[  ] Seller has not participated in any retirement plan for the benefit of any employees of the business.

[  ] Seller will change its name after the closing and take all necessary steps to transfer to Buyer the name used in connection with the business.

[ ] Seller has held all necessary licenses and permits to conduct the business.

Possible documents to prepare for Due Diligence:

  1. Contracts, leases, agreements, licenses and permits relating to the operation of the business.
  2. Insurance policies

18. REPRESENTATIONS OF BUYER.

Consider using the following paragraphs such that Buyer represents and warrants to Seller the following:

[  ] Buyer is validly organized, and in good standing.

[  ] The Business Sale Agreement is legally binding against Buyer.

[  ] The execution and performance of the Business Sale Agreement will not violate Buyer's organizational documents.

[  ] There is no legal claim pending or threatened against Buyer which might have an adverse effect on this transaction.

19. NEGATIVE COVENANTS OF SELLER PENDING CLOSING.

Consider using the following paragraphs such that from the date of the Business Sale Agreement and until the closing, with respect to the assets and the operation of the business, Seller will not:

  • [  ] Incur any obligations except in the ordinary course of business.
  • [  ] Allow any additional liens on the assets.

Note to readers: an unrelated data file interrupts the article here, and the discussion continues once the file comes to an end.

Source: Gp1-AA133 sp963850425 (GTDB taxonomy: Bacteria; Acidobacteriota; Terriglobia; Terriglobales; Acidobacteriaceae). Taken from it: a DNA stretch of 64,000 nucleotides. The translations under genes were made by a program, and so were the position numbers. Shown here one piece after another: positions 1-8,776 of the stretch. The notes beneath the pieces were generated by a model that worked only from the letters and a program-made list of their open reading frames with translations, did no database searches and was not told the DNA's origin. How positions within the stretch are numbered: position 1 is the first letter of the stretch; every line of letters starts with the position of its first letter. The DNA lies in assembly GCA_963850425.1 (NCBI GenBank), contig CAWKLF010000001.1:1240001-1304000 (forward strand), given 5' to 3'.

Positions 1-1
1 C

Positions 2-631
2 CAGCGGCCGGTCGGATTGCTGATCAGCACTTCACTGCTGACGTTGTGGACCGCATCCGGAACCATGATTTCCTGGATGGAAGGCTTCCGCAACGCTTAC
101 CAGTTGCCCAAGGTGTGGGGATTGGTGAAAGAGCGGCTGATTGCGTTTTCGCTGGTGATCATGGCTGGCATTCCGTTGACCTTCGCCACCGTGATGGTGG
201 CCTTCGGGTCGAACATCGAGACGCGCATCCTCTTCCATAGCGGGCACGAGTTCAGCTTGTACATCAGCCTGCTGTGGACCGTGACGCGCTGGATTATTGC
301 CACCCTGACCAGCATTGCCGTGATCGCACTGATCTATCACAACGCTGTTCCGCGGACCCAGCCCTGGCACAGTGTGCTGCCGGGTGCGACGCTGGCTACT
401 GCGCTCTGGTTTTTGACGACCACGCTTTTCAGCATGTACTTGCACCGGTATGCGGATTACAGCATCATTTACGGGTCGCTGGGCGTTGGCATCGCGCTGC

• [  ] Sell any of the assets,
        [ ] except sales of inventory in the ordinary course of business.
  • [  ] Amend, transfer or terminate any of the contracts to be assumed by Buyer.
  • [  ] Grant salary or benefit increases to employees.
  • [  ] Enter into any transactions other than in the ordinary course of business.

20. AFFIRMATIVE COVENANTS OF SELLER PENDING CLOSING

Consider using the following paragraphs such that from the date of the Business Sale Agreement and until the closing, Seller will:

[  ] Conduct its business only in the usual course of business.

[  ] Maintain the assets and the business.

  • [  ] including employee and customer relationships.
  • [  ] including business records and accounts.

[  ] Pay all costs of operating the business as they become due and all liabilities existing on the closing date unless assumed by Buyer.

[  ] Comply with all laws.

[  ] Not breach any of the contracts or cause any representation or warranty of Seller to be untrue.

[  ] Keep all insurance in effect.

[  ] Allow Buyer or Buyer's representatives reasonable access to the facilities, assets and records.

21. SURVIVAL OF REPRESENTATIONS, WARRANTIES AND COVENANTS

Consider using the following paragraph such that all of Seller's representations, warranties, covenants and agreements will survive the closing.

[  ] for a period of _____ years.

22. OTHER OPTIONAL PARAGRAPHS:

EXPENSES. The standard Business Sale Agreement states that Buyer and Seller will each pay their respective expenses in connection with this transaction. Consider using the following paragraph if a business broker is involved in the transaction.

   [  ] Seller is responsible for any broker fees.

SUCCESSORS AND ASSIGNS. The Business Sale Agreement will be binding on the successors and assigns of the parties.

CONSTRUCTION. The Business Sale Agreement will be governed by the laws of the State of ________________. If any provision of the Business Sale Agreement is ineffective, the other provisions are not affected.

COUNTERPART/ELECTRONIC SIGNATURES. The Business Sale Agreement may be executed in counterparts, and may be accepted by sending an executed copy of the signature page electronically if the original is also mailed on the same date.